For the record, this is still the official word:
- All liquids, aerosols and gels must be carried in containers of no greater than
100ml/3.3oz capacity (approximately 100gm in weight).
- All containers must fit comfortably in a transparent, resealable plastic bag.
- The plastic bag must be no greater than 1 litre (1 quart) in capacity with a total outer edge measurement of the sealed section of the bag no larger than 80cm.
- There is a limit of one plastic bag per passenger.
- The plastic bag must be removed from carry on baggage and presented to security
personnel at the checkpoint for inspection and separate x-ray screening.
- Containers larger than 100ml/3.3oz will not be accepted, even if only partially filled.
On your way to Sydney Australia, after you pass through the screening point you can buy liquids, aerosols and gels (duty free if you’re travelling internationally) and take them on board.
BUT, if your journey to Sydney includes a transit or transfer to a connecting flight at another airport your carry on baggage will probably be re-screened. Your newly bought bottles of whisky or gin won’t make it through.
So don’t bother pulling out the credit card to buy them unless you’ll be able to repack them into your checked in luggage before going through the second set of scanners.
That means: only if you can pick up your checked luggage from the carousel, have time for re packing bags and can physically check them in again for the second leg of the journey.
If your luggage is checked through to Australia then you can’t buy your duty free until after you’ve gone through the last set of scanners. I’ve highlighted this as I, forgetting my own advice, had to put two perfectly good, brand new, unopened bottles in the bin in Singapore the last time I came to Sydney. Airline luggage regulations are sent to try us!
This is not a problem if you’re arriving in Sydney, or transiting through it. Sydney International Airport (but not Domestic) has incoming duty free shops where you can buy liquids, aerosols and gels. The added bonus is that you don’t have to carry or stow bottles.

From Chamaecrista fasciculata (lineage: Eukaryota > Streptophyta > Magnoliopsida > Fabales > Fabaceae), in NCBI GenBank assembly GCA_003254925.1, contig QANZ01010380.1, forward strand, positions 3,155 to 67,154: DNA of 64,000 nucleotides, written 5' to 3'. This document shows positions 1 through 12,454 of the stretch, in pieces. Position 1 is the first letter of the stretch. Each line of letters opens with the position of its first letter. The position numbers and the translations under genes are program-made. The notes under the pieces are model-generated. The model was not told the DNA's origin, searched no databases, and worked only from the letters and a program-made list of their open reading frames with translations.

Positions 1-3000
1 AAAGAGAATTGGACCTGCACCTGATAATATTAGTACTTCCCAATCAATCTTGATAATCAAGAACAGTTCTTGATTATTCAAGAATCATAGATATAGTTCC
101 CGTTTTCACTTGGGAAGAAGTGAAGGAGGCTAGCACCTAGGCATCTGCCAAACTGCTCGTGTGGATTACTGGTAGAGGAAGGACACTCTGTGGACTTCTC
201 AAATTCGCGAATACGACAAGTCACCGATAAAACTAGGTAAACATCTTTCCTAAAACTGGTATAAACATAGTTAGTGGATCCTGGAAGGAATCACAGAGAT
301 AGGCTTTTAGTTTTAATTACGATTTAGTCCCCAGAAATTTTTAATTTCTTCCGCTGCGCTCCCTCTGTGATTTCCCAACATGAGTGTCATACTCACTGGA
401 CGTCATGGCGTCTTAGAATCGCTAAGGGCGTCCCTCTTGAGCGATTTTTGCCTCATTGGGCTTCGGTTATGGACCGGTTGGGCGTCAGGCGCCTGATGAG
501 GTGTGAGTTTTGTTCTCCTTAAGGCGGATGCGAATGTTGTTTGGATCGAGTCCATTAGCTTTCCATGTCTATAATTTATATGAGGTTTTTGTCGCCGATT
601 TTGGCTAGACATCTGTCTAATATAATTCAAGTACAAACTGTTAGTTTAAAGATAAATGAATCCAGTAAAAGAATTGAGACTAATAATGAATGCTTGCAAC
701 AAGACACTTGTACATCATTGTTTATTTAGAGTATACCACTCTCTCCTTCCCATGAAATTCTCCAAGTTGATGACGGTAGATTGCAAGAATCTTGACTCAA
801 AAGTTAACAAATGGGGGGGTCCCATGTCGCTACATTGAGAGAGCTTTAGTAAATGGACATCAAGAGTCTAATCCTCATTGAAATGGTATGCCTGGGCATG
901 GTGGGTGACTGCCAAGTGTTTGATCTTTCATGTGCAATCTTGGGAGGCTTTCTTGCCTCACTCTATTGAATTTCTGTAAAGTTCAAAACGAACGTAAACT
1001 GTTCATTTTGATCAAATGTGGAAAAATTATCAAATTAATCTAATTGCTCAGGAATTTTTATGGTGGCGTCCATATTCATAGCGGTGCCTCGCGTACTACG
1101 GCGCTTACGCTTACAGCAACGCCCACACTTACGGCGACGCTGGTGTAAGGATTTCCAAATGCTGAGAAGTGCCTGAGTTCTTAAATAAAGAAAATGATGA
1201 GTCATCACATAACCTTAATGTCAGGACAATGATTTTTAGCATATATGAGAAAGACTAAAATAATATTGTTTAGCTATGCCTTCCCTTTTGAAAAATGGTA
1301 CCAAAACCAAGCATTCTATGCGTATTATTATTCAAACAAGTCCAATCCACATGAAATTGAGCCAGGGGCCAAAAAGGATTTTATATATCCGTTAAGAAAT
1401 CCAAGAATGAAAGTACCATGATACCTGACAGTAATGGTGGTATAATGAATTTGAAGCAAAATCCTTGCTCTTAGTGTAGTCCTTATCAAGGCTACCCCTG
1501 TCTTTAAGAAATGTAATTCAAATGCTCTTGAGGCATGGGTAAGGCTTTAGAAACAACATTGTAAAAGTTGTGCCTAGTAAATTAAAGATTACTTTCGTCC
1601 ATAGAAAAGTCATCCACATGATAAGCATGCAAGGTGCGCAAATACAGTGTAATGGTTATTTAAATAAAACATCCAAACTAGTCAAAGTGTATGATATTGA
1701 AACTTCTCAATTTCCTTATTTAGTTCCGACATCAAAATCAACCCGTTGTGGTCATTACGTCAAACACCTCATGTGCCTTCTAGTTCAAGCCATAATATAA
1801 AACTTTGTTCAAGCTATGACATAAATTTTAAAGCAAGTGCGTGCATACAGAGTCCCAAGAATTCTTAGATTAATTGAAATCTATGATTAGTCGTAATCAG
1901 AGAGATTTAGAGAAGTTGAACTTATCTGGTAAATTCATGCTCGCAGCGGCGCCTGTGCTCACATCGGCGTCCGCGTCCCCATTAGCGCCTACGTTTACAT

Fees for Additional Baggage
Most carriers will let you buy more luggage allowance for your Sydney flight, so that you’re not left paying excess baggage fees at the airport. This needs to be bought in advance – at the very latest before you check in. As always, contact the operator of your Australian flight for details. It’s still pretty expensive, but not a patch on those appalling excess baggage rates.
Dangerous Goods are any things that might endanger the safety of an aircraft or its passengers. They’re also called restricted articles, hazardous materials and dangerous cargo. You can’t take them on board. Not as carry on and not as checked luggage. Except in certain limited circumstances. Dangerous goods you can’t take with you.
There are things that you might not think of as dangerous goods when you’re packing luggage for Sydney; but they are totally forbidden by airline luggage regulations. These include knives, batteries (except those for your personal computer, camera etc) and things such as mace, pepper spray and similar irritant or incapacitating substances. (You’re highly unlikely to need these in Australia anyway).
Smoker or not, you are completely banned from carrying anything but safety matches (one small packet) or a cigarette lighter. And these must be in your pocket, not in your luggage.
What’s more, if you carry a torch cigarette lighter to, from or through the United States or its territories, the US authorities will impose heavy penalties. Their airline luggage regulations ban these types of lighters from being carried on planes at all.
At Sydney Australia Airport – Customs and quarantine
Although they’re not airline luggage regulations, Australian customs and quarantine laws can also restrict what you bring with you to Sydney.